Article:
FIG. 4, a schematic drawing, of a supertwisted nematic liquid crystal unit, shows geometric planes that contain optical polarizer axes 138a-II (orange), 144-II (neutral), and 138c-II (green) which are parallel to the Y-axis. They also have alignment layer axes 140a-II and 148-II which are parallel to the Y-axis, and alignment layer axes 146-iI and 140c-II, which are parallel to the X-axis.

Any required color can be obtained by stacking polarizers of different spectral characteristics and respective optical axes. For example, an orange polarizer can be made by combining red and yellow polarizers with crossed polarization axes or can be manufactured directly. Such an arrangement can be utilized when a polarizer having needed spectral characteristics can not be manufactured directly. Moreover, stacking two polarizers having identical spectral characteristics allows the optical density to be increased.

As was mentioned above, a tunable multilayered cell will be composed of wavelength-tunable liquid-crystal layers which utilize the birefringent properties of liquid-crystals. This implies that the thickness of any given liquid-crystal layer, tuned to a given wavelength of incident radiation, will be determined from the required total optical density of the multilayered cell designed for a given wavelength. The thickness of a given liquid crystal layer is determined from the following equations: ##EQU1## where λ is the wavelength of scattered laser light;

Θ is the twist angle, which is in the range between 240° and 270° for an STW crystal and is zero for a ferroelectric crystal;

Δn is the birefringence constant of the liquid crystal layer;

d is the thickness of a given layer;

Toff.sup.(1) is the transmittance of the first liquid crystal layer 158 in its OFF state;

OD is the total optical density of the multilayered cell 125;

OD is the optical density of polarizer 138a and neutral polarizer 144, corresponding to crossed orientation of their optical axes;

T is the transmittance of neutral polarizer 144 and polarizer 138c, corresponding to parallel orientation of their optical axes;

Ton.sup.(2) is the transmittance of second liquid crystal layer 160 in its ON state;

When the total optical density of the multilayered ferroelectric liquid crystal cell corresponding to λ=514 nm is equal to 4, ##EQU2## Then, the thickness d of the ferroelectric liquid crystal layer tuned for λ=514 nm is equal to 2.23 nm.

Ordinarily, when the glasses are used for blocking scattered laser light, the required optical density of light (OD=-logT) for a given wavelength is 3.5 to 5, which is sufficient for most medical and industrial applications. Powerful sources of laser light necessitate a specific design for color polarizers.

FIG. 5--TRANSMITTANCE CHARACTERISTICS OF UNPOLARIZED LIGHT

FIG. 5 shows transmittance characteristics of unpolarized light. The humped curve shows the transmittance characteristics when unpolarized light passes through a pair of polarizers 138a-1 (orange) and 144-1 (neutral) with crossed optical axes. The mainly descending curve, shows the transmittance characteristics when polarized light passes through the wavelength-tunable liquid crystal.

FIG. 6--TOTAL OFF-STATE TRANSMITTANCE

FIG. 6 is a plot of the total OFF-state transmittance (orange polarizer, neutral polarizer, and liquid crystal layer) which is the product of the transmittances represented by curves 162 and 168. From the above figure it is clear that by choosing the appropriate thickness of liquid crystal, suppression of total transmittance for specific wavelengths of light can be achieved.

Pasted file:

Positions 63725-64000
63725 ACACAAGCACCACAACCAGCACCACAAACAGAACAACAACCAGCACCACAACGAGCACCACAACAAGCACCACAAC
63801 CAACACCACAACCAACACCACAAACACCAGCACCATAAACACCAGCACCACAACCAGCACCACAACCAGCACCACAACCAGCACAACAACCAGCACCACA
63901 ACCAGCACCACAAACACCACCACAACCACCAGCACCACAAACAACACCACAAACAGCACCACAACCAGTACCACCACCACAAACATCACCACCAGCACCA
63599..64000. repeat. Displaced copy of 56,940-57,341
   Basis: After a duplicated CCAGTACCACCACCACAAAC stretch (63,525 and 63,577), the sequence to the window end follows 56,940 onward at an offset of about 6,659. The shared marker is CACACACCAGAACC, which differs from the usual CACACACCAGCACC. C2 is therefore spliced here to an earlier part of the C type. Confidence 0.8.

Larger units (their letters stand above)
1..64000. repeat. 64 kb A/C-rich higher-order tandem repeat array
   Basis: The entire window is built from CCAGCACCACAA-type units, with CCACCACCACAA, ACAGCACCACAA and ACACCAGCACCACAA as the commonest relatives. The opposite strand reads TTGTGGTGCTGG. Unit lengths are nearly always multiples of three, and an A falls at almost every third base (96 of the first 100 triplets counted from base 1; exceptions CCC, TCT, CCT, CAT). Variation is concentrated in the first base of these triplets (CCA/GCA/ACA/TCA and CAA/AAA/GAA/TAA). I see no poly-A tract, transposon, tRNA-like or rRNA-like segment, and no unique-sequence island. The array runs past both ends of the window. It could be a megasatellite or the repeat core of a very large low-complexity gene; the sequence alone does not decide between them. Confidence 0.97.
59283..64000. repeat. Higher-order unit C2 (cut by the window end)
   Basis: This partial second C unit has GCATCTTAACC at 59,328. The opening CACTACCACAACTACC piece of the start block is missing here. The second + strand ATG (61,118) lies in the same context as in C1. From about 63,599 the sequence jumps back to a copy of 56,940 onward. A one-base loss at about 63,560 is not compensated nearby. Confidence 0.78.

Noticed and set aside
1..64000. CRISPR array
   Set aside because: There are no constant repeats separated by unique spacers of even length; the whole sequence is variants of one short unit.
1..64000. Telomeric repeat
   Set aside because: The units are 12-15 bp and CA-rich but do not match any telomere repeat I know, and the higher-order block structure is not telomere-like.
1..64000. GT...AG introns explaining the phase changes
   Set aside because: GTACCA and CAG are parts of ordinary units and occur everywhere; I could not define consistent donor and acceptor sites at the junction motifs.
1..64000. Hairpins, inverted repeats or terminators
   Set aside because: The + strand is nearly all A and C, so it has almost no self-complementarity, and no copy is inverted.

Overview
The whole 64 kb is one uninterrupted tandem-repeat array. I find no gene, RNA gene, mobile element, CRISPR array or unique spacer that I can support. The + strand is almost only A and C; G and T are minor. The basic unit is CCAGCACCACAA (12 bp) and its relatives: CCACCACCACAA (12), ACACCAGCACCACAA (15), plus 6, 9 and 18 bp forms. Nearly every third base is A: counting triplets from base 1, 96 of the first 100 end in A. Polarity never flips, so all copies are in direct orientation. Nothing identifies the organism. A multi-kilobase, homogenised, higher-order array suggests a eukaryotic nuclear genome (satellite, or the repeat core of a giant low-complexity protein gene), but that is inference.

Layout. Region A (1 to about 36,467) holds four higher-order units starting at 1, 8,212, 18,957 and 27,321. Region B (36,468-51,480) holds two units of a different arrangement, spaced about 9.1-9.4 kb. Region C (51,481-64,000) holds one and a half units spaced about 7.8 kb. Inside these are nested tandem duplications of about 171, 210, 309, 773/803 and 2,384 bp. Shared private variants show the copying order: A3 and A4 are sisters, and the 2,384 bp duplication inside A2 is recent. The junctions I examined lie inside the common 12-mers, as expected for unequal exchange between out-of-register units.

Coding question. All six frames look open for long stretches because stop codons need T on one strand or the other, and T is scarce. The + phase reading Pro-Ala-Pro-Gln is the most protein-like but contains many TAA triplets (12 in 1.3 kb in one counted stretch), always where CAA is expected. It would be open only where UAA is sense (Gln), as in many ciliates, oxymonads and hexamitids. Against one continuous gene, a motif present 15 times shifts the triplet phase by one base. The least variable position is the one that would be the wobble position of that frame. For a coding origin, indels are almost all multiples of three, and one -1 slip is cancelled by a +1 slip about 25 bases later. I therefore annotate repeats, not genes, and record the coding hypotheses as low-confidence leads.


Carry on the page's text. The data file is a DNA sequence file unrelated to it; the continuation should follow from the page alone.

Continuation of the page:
It should be noted that the OFF state for different liquid crystal types is determined differently. For example, for a ferroelectric liquid crystal, the OFF state is obtained when a voltage of positive sign is applied, in which case the optical axes of the ferroelectric liquid crystal will comprise an angle of 45° with the optical axes of the polarizers. For an STN crystal, where the inactivated (voltage not applied) liquid-crystal layers rotate the plane of polarization of incident radiation through 270°, the OFF state occurs when no voltage is applied. The ON state for a ferroelectric liquid crystal corresponds to a negative applied voltage. The ON state for an STN crystal corresponds to a maximum applied voltage, regardless of its sign. The ON state signifies minimal absorption of intensity of incident radiation along the visible spectral range.

The OFF and ON states of a ferroelectric liquid crystal correspond to energized states having voltage of different sign, while only the ON state of an STW crystal is energized. One of the distinguishing features of an STW crystal is a narrow transition range between its OFF and ON states.

In one specific example, the multilayered liquid crystal cell had a thickness of approximately 2 mm and the frame of the glasses was made of plastic.

FIGS. 4 THROUGH 8--OPERATION

The following is a description of the operation of the multilayered liquid crystal cell, which forms the integral lenses of the color-switchable glasses. The following discussion relates to one application of the glasses which employ a ferroelectric-type liquid crystal and are intended for filtering of scattered argon laser light (λ=514 nm) or scattered Nd:YAG laser light (λ=1064 nm). Such light must be filtered because it is harmful to human eyes. It is known in the art that an orange filter is able to effectively absorb wavelengths corresponding to the argon laser, while a dark green filter can absorb wavelengths corresponding to the Nd:YAG laser.